Pascal Cleatus Poolaw, SrFirst Sergeant
CO C, 1ST BN, 26TH INF RGT, 1 INF DIV
Army of the United States
29 January 1922 - 07 November 1967
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The database page for Pascal Cleatus Poolaw, Sr
First Sergeant Pascal C. Poolaw was a hero in three wars, WW2, Korea, and Vietnam. He was a full blooded Kiowa Indian who enlisted in the Army during WW2 and was awarded the Silver Star and Purple Heart fighting the German Army.
During the Korean War, Pascal was wounded again and awarded the Distinguished Service Cross and a second Purple Heart.
Although he retired in 1962, he decided to reenter the Army in an effort to keep his four sons, who were all in military service, from having to go to Vietnam.
1SG Poolaw was killed attempting to rescue his Battalion Commander and his staff from an overwhelming enemy assault. As 1SG Poolaw was carrying a wounded soldier to safety, he was struck by a rocket propelled grenade and killed. For his heroic actions 1SG Poolaw was awarded his second Silver Star and third Purple Heart posthumously.
1SG Poolaw was my unit First Sergeant during 1958-59 while I was assigned to the 7th Infantry Division in Korea. 1SG Poolaw has been honored many times since his death in Vietnam. He is the most decorated Kiowa Indian ever to have served in the U. S. Military. A more dedicated soldier could never have been found than 1SG Poolaw. This nation owes this genuine hero a great debt of gratitude for his service and ultimate sacrifice of his life as he fought for and died attempting to save fellow servicemen.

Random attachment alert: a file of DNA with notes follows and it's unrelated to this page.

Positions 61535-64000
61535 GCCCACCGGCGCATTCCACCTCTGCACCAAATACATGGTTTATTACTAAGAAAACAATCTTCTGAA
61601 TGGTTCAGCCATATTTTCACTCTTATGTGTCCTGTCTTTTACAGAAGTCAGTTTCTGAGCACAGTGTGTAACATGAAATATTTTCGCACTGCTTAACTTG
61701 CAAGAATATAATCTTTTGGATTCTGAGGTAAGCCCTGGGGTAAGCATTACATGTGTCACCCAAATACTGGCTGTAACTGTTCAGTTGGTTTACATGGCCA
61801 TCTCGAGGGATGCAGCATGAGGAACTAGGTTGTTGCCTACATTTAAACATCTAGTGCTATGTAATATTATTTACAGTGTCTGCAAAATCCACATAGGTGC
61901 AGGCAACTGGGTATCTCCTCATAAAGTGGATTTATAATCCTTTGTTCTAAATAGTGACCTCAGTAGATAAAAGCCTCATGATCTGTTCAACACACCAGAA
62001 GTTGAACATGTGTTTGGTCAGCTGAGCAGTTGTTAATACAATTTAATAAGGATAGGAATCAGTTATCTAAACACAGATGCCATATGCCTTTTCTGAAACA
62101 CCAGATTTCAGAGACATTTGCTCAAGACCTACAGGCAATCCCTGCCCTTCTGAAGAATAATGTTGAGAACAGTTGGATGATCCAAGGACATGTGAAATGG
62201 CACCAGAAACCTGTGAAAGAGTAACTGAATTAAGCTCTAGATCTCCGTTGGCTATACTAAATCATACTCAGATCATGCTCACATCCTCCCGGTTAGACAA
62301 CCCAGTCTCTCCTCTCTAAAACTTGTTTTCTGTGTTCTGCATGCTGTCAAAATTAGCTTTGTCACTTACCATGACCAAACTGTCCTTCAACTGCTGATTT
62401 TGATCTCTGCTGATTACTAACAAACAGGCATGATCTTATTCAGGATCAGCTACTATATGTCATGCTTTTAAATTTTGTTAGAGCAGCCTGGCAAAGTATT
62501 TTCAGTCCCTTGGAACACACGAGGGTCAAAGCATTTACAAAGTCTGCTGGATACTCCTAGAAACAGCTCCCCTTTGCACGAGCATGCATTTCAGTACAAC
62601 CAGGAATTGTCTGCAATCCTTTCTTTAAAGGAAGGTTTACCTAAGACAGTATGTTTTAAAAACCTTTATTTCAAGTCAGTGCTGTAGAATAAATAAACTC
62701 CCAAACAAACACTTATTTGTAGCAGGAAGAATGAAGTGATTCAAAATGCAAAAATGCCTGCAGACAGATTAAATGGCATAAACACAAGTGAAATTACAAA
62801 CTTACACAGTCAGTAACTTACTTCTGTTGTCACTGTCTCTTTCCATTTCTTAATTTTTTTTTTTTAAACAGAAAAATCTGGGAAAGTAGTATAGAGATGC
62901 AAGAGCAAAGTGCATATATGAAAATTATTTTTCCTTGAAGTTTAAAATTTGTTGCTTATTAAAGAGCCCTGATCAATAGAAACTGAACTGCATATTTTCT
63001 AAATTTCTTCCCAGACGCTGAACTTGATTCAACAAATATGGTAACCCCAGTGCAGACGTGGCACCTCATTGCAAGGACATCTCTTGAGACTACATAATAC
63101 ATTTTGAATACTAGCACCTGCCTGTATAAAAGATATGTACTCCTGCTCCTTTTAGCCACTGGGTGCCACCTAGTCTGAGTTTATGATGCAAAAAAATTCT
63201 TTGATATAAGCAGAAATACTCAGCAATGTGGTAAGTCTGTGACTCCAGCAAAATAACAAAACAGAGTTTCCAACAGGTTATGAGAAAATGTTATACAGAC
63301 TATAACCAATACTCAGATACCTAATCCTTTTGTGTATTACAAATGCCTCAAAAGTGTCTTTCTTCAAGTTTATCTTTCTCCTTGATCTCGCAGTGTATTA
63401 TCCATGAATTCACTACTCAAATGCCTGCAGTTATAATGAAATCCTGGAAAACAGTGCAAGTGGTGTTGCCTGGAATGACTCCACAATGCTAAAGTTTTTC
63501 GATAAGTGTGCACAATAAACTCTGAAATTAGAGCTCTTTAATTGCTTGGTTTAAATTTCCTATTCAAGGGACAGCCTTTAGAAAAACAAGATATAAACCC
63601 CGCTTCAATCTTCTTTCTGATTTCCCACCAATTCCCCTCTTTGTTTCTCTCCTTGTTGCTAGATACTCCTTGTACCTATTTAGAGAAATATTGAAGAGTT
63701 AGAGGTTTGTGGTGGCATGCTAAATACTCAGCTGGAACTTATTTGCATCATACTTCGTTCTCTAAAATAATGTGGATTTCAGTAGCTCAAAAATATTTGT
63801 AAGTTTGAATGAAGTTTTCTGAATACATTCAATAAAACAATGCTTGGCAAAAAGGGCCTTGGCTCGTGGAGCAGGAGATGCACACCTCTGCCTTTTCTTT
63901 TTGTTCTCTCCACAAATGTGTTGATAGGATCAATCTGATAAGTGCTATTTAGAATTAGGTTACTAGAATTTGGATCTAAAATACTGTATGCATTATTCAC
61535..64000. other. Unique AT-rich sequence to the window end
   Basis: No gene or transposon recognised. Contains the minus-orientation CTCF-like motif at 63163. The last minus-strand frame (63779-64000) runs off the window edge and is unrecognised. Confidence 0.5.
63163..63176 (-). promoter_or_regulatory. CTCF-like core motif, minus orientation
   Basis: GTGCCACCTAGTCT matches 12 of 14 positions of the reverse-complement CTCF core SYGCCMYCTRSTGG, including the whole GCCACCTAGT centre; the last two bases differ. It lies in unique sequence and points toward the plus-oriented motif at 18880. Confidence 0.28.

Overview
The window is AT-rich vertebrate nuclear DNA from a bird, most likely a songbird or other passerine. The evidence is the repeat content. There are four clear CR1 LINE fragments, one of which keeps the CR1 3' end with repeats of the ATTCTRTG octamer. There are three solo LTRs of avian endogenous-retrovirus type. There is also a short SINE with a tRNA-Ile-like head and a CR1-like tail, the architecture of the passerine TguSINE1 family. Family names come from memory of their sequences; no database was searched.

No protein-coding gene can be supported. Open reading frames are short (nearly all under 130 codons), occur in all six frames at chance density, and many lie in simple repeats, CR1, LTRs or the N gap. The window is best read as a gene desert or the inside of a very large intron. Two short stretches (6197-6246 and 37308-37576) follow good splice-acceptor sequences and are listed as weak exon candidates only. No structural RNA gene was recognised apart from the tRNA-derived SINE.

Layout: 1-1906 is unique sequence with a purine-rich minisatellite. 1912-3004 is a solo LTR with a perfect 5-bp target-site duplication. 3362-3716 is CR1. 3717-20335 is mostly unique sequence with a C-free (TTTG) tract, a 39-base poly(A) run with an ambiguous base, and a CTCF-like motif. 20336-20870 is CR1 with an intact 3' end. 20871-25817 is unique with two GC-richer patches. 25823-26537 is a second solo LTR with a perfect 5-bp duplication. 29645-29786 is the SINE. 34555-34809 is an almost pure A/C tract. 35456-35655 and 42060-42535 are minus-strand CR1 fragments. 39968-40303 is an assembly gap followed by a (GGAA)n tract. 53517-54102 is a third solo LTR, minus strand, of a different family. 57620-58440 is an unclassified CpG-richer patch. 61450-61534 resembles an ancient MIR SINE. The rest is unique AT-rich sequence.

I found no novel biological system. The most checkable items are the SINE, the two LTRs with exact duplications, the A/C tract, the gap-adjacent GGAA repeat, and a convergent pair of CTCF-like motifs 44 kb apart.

First Sergeant Poolaw will always be my hero.
From a soldier in his unit in Korea,
01 Jun 2006
As we celebrate another Memorial Day, I just want to tell a great soldier, American and friend that you are not forgotten here on earth. You reached the apex as a great leader and sacrificed your life while saving fellow members of your unit in Vietnam. I have spoken with many members of your family and fellow soldiers who have great memories of your wonderful life you shared with us all. I trust you are looking down on us with that familiar smile on your face. Thanks very much for being a friend and military leader to so many grateful soldiers who were honored to serve with you "FIRST SERGEANT".
From a friend and former member of his unit,
On April 2nd 2004 Aubree Jo Ann Poolaw was born. She is the most perfect little girl. I just want to say thanks to you and your family.